Blending political commentary and memoir, Blackout lays the case that socially oriented policies of the pastwith focus on historically Democratic party initiatives, particularly LBJ's Great Societyhave been more harmful than helpful to Black Americans. Owens can be controversial, and she is not shy in taking on the arguments. She raises issues and a perspective that contributes to a fuller conversation on race in the US.
It’s time for a black exit.
Political activist and social media star Candace Owens addresses the many ways that Democrat Party policies hurt, rather than help, the African American community, and why she and many others are turning right.
Black Americans have long been shackled to the Democrats. Seeing no viable alternative, they have watched liberal politicians take the black vote for granted without pledging anything in return. In Blackout, Owens argues that this automatic allegiance is both illogical and unearned.
She contends that the Democrat Party has a long history of racism and exposes the ideals that hinder the black community’s ability to rise above poverty, live independent and successful lives, and be an active part of the American Dream. Instead, Owens offers up a different ideology by issuing a challenge: It’s time for a major black exodus. From dependency, from victimhood, from miseducation—and the Democrat Party, which perpetuates all three.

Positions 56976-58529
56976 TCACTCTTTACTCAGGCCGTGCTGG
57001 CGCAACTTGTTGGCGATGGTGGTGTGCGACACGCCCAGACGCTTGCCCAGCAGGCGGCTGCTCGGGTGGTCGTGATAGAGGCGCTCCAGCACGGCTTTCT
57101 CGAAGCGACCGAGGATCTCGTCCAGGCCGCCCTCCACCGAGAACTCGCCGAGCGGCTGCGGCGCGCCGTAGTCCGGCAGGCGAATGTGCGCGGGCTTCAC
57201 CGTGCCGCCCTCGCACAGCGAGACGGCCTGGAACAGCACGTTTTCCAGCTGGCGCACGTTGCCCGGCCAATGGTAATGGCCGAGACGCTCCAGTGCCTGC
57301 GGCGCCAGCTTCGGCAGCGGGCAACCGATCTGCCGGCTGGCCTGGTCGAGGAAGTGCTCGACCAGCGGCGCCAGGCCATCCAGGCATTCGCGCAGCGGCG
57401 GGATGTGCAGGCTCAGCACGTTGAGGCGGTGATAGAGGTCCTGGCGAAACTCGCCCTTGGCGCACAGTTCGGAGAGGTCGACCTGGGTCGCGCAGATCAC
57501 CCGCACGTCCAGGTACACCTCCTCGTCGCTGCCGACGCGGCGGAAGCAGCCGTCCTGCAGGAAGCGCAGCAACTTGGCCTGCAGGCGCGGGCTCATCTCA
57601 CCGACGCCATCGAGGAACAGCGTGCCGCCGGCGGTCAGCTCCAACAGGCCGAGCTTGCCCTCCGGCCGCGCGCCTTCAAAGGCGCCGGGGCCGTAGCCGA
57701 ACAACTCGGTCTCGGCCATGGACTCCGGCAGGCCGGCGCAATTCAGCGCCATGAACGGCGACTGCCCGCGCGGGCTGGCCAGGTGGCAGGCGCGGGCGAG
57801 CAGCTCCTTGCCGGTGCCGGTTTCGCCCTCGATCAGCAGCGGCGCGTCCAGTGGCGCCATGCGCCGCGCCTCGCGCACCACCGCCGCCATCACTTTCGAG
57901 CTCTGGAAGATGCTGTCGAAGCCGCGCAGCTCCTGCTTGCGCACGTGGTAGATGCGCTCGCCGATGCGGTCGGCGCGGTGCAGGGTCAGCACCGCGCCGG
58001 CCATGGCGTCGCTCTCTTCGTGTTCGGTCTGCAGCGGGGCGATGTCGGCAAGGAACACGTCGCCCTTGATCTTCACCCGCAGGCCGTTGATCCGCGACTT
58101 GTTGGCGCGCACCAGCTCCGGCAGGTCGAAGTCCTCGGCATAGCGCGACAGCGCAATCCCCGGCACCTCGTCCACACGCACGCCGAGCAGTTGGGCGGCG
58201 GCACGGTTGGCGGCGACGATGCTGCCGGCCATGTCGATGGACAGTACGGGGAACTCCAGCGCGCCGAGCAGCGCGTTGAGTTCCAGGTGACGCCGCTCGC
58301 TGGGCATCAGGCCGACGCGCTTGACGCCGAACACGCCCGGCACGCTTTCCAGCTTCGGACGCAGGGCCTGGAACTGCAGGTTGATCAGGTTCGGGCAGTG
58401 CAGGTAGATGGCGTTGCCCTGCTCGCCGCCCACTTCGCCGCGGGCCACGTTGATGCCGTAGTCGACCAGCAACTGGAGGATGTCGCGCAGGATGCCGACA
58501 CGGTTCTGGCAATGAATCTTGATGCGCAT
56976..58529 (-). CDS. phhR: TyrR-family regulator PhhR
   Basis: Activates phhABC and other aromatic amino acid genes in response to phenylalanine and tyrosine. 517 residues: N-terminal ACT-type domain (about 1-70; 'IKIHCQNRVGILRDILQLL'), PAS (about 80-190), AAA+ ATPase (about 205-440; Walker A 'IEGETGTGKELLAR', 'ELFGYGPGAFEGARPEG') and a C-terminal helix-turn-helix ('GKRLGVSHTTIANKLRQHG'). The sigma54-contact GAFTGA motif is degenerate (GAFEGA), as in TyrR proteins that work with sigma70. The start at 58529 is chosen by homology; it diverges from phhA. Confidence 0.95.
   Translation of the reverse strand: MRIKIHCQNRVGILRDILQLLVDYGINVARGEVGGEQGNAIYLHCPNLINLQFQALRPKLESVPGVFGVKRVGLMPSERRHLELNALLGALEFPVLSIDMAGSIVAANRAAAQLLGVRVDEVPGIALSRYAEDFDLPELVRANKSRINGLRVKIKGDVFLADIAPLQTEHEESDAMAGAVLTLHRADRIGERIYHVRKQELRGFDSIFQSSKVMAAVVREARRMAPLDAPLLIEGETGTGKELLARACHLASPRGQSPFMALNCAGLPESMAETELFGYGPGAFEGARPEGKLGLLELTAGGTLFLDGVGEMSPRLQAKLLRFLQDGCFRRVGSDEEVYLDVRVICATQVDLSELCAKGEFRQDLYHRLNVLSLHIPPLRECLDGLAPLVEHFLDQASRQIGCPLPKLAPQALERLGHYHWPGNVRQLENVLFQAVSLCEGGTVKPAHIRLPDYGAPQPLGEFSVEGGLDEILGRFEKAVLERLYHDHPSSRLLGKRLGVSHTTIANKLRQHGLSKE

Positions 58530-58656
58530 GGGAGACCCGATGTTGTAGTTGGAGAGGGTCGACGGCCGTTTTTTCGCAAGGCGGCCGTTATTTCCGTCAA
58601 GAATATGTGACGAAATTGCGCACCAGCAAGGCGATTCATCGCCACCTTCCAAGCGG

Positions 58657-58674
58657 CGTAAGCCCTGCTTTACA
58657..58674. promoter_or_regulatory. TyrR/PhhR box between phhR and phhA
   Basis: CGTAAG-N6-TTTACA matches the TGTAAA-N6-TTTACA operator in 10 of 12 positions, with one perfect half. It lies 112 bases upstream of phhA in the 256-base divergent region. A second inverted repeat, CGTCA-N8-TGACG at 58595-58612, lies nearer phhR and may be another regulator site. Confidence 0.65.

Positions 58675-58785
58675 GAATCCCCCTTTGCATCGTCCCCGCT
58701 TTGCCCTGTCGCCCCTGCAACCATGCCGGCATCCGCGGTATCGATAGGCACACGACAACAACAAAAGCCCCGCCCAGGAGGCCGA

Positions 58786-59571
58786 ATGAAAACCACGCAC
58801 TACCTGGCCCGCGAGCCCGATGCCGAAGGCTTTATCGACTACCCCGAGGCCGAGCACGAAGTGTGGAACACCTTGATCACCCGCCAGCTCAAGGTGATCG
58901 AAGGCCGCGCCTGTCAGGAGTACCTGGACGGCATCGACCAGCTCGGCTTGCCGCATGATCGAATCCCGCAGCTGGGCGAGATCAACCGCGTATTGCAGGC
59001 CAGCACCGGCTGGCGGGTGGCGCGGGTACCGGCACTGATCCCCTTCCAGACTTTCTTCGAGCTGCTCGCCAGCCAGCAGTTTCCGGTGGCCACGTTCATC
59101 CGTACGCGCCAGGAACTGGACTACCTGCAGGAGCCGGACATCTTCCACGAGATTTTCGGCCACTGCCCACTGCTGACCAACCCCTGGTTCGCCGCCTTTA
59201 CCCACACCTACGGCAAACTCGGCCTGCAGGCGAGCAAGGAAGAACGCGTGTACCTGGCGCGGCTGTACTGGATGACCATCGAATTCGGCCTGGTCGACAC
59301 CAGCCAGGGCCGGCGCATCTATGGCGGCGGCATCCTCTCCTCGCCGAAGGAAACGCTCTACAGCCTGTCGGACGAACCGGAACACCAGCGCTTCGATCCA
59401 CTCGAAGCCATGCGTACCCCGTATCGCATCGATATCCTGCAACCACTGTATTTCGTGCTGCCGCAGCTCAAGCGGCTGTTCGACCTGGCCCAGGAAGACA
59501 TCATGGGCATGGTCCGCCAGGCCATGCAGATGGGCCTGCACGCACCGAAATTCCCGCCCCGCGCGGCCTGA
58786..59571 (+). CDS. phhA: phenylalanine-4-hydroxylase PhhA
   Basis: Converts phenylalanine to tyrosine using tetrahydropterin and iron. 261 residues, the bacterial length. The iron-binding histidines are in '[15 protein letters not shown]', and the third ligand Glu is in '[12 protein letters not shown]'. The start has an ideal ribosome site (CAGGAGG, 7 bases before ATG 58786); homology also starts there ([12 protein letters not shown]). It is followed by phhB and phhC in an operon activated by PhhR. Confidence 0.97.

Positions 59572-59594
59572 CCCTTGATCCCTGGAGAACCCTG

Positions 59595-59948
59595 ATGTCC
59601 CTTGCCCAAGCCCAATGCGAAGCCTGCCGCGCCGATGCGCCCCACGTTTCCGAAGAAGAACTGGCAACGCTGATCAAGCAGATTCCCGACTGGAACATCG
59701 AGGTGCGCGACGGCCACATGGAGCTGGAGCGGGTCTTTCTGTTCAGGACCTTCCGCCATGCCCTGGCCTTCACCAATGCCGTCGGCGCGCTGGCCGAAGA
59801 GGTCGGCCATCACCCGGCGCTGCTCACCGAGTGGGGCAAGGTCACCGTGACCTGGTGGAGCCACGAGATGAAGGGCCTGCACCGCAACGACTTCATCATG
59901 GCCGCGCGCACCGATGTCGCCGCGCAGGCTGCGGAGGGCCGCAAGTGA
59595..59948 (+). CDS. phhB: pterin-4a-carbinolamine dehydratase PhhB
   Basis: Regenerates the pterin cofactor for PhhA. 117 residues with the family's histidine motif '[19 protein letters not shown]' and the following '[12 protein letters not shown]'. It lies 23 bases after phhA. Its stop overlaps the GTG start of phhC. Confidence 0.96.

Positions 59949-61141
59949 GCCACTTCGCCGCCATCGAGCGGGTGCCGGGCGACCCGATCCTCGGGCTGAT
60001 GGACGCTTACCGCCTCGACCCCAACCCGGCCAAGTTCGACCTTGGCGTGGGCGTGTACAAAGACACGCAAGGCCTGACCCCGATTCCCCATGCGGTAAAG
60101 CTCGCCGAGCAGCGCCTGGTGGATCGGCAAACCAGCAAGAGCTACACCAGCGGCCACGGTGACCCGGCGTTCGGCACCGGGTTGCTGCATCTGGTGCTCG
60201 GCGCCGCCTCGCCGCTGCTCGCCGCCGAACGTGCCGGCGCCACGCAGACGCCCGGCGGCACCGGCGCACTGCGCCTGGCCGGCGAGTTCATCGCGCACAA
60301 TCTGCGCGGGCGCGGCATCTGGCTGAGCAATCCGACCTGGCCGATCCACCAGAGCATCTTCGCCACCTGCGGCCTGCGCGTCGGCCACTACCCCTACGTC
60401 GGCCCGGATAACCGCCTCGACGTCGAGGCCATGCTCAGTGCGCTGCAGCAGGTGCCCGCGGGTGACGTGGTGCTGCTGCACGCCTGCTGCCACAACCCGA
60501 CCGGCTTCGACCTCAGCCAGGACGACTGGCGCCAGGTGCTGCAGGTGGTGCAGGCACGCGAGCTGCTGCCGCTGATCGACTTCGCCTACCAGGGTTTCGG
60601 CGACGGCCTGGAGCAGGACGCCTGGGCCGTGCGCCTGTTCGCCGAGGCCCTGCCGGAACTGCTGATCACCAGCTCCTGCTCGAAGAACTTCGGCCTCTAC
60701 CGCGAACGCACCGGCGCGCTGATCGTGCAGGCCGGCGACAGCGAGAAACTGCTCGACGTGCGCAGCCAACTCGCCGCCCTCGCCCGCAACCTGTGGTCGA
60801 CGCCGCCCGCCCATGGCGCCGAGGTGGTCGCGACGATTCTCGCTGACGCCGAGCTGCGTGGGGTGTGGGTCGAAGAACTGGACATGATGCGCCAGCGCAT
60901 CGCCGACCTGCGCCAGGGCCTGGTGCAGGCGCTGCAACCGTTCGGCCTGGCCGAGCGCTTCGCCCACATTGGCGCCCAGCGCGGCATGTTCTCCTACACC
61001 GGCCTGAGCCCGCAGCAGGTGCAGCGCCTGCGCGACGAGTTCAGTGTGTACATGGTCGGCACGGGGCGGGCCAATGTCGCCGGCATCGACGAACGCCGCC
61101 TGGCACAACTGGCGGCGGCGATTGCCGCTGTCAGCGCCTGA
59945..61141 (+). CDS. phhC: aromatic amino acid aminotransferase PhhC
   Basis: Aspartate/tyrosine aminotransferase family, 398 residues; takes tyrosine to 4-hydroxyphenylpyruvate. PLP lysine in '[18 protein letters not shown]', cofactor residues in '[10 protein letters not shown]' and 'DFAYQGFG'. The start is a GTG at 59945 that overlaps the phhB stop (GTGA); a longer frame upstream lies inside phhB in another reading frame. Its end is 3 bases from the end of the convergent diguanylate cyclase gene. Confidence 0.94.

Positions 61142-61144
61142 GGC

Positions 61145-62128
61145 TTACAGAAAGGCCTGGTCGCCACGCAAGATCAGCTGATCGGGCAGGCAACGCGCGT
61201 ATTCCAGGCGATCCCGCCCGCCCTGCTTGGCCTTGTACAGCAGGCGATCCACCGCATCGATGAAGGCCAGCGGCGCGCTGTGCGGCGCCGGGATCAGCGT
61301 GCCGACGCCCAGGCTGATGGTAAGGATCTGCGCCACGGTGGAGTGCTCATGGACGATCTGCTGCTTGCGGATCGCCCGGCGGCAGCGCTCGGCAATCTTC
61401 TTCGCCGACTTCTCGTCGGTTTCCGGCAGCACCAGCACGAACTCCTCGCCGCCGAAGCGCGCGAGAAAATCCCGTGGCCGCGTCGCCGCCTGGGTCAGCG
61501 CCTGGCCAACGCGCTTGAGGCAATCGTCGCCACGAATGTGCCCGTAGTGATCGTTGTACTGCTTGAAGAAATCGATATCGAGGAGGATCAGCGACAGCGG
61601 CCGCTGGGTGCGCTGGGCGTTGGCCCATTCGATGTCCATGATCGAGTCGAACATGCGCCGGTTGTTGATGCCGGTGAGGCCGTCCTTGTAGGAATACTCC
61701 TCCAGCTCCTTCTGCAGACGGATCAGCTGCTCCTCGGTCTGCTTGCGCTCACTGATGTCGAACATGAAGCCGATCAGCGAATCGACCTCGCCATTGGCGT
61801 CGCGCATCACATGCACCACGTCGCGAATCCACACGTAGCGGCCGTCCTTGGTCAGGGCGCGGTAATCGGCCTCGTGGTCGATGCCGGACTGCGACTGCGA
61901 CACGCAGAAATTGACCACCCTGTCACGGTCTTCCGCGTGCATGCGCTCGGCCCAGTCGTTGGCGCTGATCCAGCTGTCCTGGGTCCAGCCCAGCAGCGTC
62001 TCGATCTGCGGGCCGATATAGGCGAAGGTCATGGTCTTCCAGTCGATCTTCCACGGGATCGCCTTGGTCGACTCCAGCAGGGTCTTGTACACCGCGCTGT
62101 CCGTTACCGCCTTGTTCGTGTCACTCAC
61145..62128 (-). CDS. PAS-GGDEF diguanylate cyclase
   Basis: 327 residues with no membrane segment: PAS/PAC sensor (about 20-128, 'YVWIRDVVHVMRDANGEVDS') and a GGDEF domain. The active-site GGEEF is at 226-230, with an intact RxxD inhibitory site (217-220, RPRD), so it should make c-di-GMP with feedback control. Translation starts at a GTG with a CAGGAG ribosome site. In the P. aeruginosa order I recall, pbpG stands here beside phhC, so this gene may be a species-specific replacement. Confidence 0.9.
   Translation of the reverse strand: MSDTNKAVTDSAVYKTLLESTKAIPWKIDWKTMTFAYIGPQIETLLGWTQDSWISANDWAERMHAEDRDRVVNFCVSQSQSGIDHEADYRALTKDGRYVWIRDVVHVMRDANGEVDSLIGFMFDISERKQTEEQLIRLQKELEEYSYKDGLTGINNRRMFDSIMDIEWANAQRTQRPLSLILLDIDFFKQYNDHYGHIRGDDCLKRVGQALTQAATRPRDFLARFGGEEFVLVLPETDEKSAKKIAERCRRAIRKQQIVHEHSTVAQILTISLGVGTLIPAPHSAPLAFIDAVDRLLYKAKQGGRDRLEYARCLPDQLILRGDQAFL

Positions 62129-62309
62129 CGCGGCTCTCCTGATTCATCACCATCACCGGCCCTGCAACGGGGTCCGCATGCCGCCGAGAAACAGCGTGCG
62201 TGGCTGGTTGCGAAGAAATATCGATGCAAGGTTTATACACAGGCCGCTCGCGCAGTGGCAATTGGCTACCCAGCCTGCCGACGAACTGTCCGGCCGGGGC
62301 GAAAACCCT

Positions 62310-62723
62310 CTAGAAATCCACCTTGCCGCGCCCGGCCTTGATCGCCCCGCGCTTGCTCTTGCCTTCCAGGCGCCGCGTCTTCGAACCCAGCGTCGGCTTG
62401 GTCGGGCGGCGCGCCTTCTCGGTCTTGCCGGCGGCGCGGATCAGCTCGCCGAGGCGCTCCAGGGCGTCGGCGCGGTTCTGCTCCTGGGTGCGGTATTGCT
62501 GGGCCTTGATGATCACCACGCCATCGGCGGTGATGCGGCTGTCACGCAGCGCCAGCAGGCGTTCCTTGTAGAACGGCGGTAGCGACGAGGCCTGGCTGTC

Owens explains that government assistance is a double-edged sword, that the Left dismisses the faith so important to the black community, that Democrat permissiveness toward abortion disproportionately affects black babies, that the #MeToo movement hurts black men, and much more. Weaving in her personal story, which ushered her from a roach-infested low-income apartment to1600 Pennsylvania Avenue, she demonstrates how she overcame her setbacks and challenges despite the cultural expectation that she should embrace a victim mentality.
Well-researched and intelligently argued, Blackout lays bare the myth that all black people should vote Democrat—and shows why turning to the right will leave them happier, more successful, and more self-sufficient.
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|Product dimensions:||5.80(w) x 8.50(h) x 1.20(d)|
About the Author
Table of Contents
Foreword Larry Elder xi
Introduction: What Do You Have to Lose? 1
1 On Conservatism 13
2 On Family 3: On Feminism 41
4 On Overcivilization 65
5 On Socialism and Government Handouts 107
6 On Education 129
7 On Media 153
8 On Excuses 177
9 On Faith 197
10 On Culture 221
11 On Slavery 239